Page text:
From: Deborah McDaniel;
Sent: Friday, September 14, 2001 8:47 AM;
Subject: Re: Palestinians (and pacifism)

Dave: Thank you for your reasoned, reasonable, loving voice. I too, am a = pacifist (all my "political" life). It seems to me that we know all too = well how to wage war, terror, and hardship on others; but we know not at = all how to "wage peace." If the nation strikes back in anger, all we can hope to accomplish is = more terror on others just as innocent as those at WTC. I don't believe = in salvation through the murder of daughters and sons, mothers and = fathers. Thanks for encouraging all voices to speak and be heard in this hour of = disbelief and horror - yours is a welcome viewpoint. Warmest regards, Deborah McDaniel DaveNet email wrote:

From: "Jamis" <jamis@buckswoodside.com>;
Sent: Friday, September 14, 2001 8:44 AM;
Subject: your column of today

Now I know why have a soft spot in my heart for you. You are a great human being.

From: "Jeremy Allaire" <jallaire@macromedia.com>;
Sent: Friday, September 14, 2001 8:39 AM;
Subject: RE: Palestinians

Right on Dave!

I'm also a pacifist, former lefty activist, human rights advocate, and think that the posture you suggest is the right thing for the world. I was born a catholic, but raised by radical catholics who embraced Dorothy Day's Catholic Worker movement. My parents run homeless shelters in a small town in Minnesota. They believe that the small acts of love we perform everyday, everywhere will make the world a beautiful place and let us live the grace of god.

Thanks so much for broadcasting this to such a great, powerful group of people in the world!

Let me know how I can help!

Jeremy Allaire CTO, Macromedia

From: "Robb Beal" <rbeal@apple.com>;
Sent: Friday, September 14, 2001 8:26 AM;
Subject: Today's DaveNet Floored Me!

The most powerful stuff you've written in a long time! I sent it to a Muslim American friend.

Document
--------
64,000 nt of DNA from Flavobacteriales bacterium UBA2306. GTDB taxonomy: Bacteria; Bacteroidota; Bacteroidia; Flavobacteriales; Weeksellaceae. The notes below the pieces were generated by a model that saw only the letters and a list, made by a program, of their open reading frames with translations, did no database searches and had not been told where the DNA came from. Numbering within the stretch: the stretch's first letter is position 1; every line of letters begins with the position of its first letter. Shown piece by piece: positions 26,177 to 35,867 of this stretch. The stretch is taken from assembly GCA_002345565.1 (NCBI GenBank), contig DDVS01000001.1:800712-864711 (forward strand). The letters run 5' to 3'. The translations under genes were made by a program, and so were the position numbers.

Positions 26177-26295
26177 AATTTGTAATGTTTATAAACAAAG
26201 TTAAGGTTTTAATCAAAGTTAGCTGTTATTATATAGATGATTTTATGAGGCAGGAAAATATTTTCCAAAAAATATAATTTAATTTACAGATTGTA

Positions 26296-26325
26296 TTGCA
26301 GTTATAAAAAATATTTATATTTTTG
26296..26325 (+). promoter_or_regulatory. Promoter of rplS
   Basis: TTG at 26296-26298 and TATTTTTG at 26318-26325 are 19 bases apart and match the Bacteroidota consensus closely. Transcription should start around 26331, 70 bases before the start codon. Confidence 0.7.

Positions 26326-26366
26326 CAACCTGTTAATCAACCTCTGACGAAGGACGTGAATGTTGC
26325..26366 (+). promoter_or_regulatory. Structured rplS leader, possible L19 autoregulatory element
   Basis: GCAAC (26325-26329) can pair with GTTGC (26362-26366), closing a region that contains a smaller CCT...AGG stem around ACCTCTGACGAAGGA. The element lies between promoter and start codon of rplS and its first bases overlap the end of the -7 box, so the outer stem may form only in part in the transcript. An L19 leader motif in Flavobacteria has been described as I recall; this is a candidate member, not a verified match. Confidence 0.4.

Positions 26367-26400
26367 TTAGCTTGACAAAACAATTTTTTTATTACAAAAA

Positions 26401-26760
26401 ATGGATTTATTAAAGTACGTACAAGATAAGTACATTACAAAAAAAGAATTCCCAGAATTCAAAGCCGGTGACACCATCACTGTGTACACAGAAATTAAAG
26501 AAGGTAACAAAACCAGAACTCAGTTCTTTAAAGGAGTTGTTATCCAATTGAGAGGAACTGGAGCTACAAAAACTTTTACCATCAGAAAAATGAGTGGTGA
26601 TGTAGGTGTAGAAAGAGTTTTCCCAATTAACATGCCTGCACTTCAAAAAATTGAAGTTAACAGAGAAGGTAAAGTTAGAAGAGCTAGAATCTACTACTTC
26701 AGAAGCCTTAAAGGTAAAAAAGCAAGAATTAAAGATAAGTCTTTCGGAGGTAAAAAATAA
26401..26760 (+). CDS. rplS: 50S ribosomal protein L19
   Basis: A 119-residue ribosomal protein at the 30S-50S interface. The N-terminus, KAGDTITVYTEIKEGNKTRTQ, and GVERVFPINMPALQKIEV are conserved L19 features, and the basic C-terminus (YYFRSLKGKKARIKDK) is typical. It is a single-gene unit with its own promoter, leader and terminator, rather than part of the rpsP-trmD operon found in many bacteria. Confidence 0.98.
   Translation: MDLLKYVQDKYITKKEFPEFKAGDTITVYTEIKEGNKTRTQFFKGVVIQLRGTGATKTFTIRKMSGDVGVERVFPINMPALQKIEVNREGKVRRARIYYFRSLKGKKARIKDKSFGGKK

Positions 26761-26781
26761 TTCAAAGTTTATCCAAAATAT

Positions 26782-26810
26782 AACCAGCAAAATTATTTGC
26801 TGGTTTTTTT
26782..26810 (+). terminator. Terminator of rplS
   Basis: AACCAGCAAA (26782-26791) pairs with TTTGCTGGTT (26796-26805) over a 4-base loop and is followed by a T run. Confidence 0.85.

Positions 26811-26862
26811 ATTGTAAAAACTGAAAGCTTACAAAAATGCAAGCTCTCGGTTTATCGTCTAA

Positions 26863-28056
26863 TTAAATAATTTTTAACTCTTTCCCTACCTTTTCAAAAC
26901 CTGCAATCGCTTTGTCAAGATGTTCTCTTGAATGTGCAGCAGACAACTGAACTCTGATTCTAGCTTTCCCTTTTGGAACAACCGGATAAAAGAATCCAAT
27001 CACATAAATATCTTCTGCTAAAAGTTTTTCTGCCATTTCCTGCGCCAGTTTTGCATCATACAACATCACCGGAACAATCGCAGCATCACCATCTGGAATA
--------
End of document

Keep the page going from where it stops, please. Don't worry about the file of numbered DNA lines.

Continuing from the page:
From: "Gauland, Michael" <GaulandM@corning.com>;
Sent: Friday, September 14, 2001 8:22 AM;
Subject: A Challenge

Dave, I was really moved by your writing today. I truly believe that travelling between countries brings us closer, makes us more human in each others' minds, and makes us all more likely to search for non-volient solutions to our problems.

But there are other ways to bring people closer. Technology put downtown Manhattan in our living rooms and offices as we watched the horror (and the heroism) of this week's events unfold. Would the outpouring of international condemndation and sympathy have been as great if the reporting had been limited to "old" media?

In the US, we have, in many ways, shut ourselves off from the rest of the world. Our entertainment--TV, radio, music, film, magazines, even web publications--are almost all products of our own country, focusing on our own country. We send these products around the world, revealing much about ourselves (as fictional and inaccurate as much of it is) to the rest of the world, but bring little of the world back in return.

How can we turn this into a two-way conversation? Or better yet, a multi-way conversation?

Is new technology needed? Or is this more of a sociological problem? I've seen so many folks from a common culture fail to communicate patiently and respectfully in electronic forums that I have doubts about how well folks from different cultures--some with great distrust and misperceptions about each other--would get along online.

I wish I had the answers. I know you've done put a lot of thought and work into promoting a "two-way web". Have you given any thought to these matters?

From: <Arlen.P.Walker@jci.com>;
Sent: Friday, September 14, 2001 7:13 AM;
Subject: Huh?

Dave, I have a problem here.

If I'm walking down the street and someone jumps out of an alley with an assualt rifle and starts shooting everyone, I'm not so sure I need to ask myself what I did wrong and apologize for it. I need first to stop the shooter and achieve comparative safety (Maslow's heirarchy, and all that). Your suggestion smacks of the "blame the victim" approach which we've worked so hard to weed out of our legal system.